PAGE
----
Twilight and the rest of the Mane Six have been having nightmares that are keeping them awake all night. After they all get together for a slumber party, hoping that being together would have an effect on the nightmares, Rarity is kidnapped by a formless darkness. Princesses Celestia and Luna arrive, Luna having sensed the return of the darkness that transformed her into Nightmare Moon. She reveals that Rarity has been taken to the moon, and that if the darkness grows any more powerful it would destroy Ponyville and the rest of Equestria.
Luna plans to go confront the darkness herself, but Twilight an the others insist on going with her. Celestia plans to remain behind, to help Ponyville prepare to protect itself.
First thing to notice is that Andy Price isn’t doing the art anymore. And while Amy Mebberson does a great job, there was something endearingly quirky and stylized about Andy’s art that I will miss from this series. Fortunately Amy channels a similar style, one that emphasizes the black lines rather than the matching colored lines. Though, her style sticks a bit closer to the show style. Not to the point of imitation, she steers well clear of that, but basic face and body shapes are closer to the show than the first four issues of this comic.
For example, where Andy gave the pegasi longer wings that seemed more realistic for flying horses, Amy on the other hand gives them wings that match those the characters have in the show. While Andy’s art had a lot of character, Amy’s has a good deal of character too, but it’s a bit more subdued, and more in favor of making the characters more like their cartoon incarnations. Where Andy’s art stood out from the art of the show, Amy on the other hand has a style that I consider the art style of the cartoon idealized for comic book format.
Facial expressions are a bit more subdued, which I think is the only real big loss in the changing of art styles. Andy’s faces were just weird and out there, and I felt they worked well to expand the comics into more mature ground than the cartoon covered. But, this being the first issue of the new art I will wait until we’re at least two issue in to decide what I think of the series compared to the first four issues.
I have to wonder when exactly this is taking place. I know last issue was after season two. Are these stories meant to follow each other chronologically? Because if yes, then Luna’s hair is wrong. In season two her hair is more similar to Celestia’s, with the ephemeral waves of night. This hair looks more like her hair back at the beginning of season one. Was this done because her hair was too hard to draw? I doubt it, since Celestia’s hair is practically identical to it. The only explanation that makes sense is that this takes place in between seasons one and two. Which would mean this isn’t chronological to the last story. Which makes sense, since in her cameo at the end of that story her hair looked more like her season two incarnation.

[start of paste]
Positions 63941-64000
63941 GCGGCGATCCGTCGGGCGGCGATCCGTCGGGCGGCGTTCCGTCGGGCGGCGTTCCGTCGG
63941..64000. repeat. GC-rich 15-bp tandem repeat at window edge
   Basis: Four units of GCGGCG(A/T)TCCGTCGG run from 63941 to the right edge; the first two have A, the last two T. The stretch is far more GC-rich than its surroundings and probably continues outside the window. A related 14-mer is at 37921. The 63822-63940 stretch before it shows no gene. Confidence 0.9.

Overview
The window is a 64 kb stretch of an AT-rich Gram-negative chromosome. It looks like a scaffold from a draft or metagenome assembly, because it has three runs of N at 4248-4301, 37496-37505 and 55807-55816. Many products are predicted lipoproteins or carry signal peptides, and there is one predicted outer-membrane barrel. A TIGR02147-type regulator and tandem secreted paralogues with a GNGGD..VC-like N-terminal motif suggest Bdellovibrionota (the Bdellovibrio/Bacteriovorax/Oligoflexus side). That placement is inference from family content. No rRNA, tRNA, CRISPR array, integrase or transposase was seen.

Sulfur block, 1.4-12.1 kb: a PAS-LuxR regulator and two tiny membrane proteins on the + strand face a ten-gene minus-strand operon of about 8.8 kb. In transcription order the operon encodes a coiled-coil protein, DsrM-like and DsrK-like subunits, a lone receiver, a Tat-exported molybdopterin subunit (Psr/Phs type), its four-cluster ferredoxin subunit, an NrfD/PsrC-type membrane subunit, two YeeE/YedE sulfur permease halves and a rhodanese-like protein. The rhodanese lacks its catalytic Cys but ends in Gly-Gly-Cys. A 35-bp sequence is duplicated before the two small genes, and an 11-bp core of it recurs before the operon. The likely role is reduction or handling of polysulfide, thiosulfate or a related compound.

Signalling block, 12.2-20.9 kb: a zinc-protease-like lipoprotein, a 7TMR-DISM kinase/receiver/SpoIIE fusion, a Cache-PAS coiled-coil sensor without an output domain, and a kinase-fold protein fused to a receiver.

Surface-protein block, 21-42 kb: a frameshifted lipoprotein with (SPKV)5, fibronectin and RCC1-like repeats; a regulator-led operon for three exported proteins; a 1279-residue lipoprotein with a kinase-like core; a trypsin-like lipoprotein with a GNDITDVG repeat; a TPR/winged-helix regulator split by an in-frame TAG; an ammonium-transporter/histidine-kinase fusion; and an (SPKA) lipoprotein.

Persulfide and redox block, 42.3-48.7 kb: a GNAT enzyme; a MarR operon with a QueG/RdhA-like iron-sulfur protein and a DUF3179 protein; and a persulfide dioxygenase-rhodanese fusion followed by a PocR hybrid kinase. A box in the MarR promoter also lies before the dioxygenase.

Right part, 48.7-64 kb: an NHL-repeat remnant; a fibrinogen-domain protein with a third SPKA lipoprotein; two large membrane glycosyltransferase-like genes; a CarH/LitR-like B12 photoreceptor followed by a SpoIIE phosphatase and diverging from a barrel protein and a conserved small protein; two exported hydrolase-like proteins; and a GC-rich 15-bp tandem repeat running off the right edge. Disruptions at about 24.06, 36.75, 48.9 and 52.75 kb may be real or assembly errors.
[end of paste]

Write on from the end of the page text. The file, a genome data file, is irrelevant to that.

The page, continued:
That is one prop I will give Amy over Andy, the way she draws Celestia’s hair looks a lot more like it does in the show. In Andy’s style the hair looks like regular hair. Which is all good and fine, but I think Amy gets the points for attempting to make it look more ephemeral, like in the show.
Heather Nuhfer takes writing duties over from Katie Cook for this next story, and while one issue isn’t enough to really make an objective comparison, I have to say that Heather’s work is solid, though a bit more subdued than Katie’s. Katie went all out with the weird and the wonderful for her story. Heather on the other hand has plenty of wonderful, but not much weird. Again, we’re only one issue in so I can’t make an objective assessment yet.
This issue’s strongest suit is the interaction between the characters, and their individual nightmares. We really get a good look at Rarity, who is the kind of character that most people wanted to hate at first, but came to love as the series progressed. Her nightmare looks into the most fundamental aspect of her character, and really what makes her work, despite sharing characteristics with other less loved characters from other shows.
Rarity at her most basic is an artist, and what good is art if you can’t share it with others? She wants to help others, it’s just that sometimes the ways she wants to help in are ways that others aren’t too concerned about. And really, that’s her biggest fear.
Also, Maybelle? What the shenanigans?
While we do get a great extended look at her psyche, I do think that Rarity fans will be concerned by her role in this story as the damsel in distress. Granted, last time that happened she stole the show. So this could always turn out just fine. Though I am getting some Bleach vibes by the second major story in the comics being another rescue mission. I hope that the third story, if there is one of course (and considering the sales this series is pulling it would be madness not to continue), will step beyond the rescue mission format. I still want the kind of epic adventures the cartoon won’t give us, but perhaps something a bit less overdone.
I do find that Celestia’s involvement is nicely handled. While she can’t be involved in the main plot, since she is too powerful and would most likely solve the problem herself, there has to be a way to get rid of her that makes sense. The cartoon can be a bit clumsy with that, but I think the comics have been pretty good at giving her a reason. So far comic Celestia is quite a bit more useful.
Still, this issue shows a great deal of promise, and if it stays at the same level as the last four issues I will be overjoyed. So, for now, great issue, it shies away from a perfect score just because I’m waiting to see where this story goes next.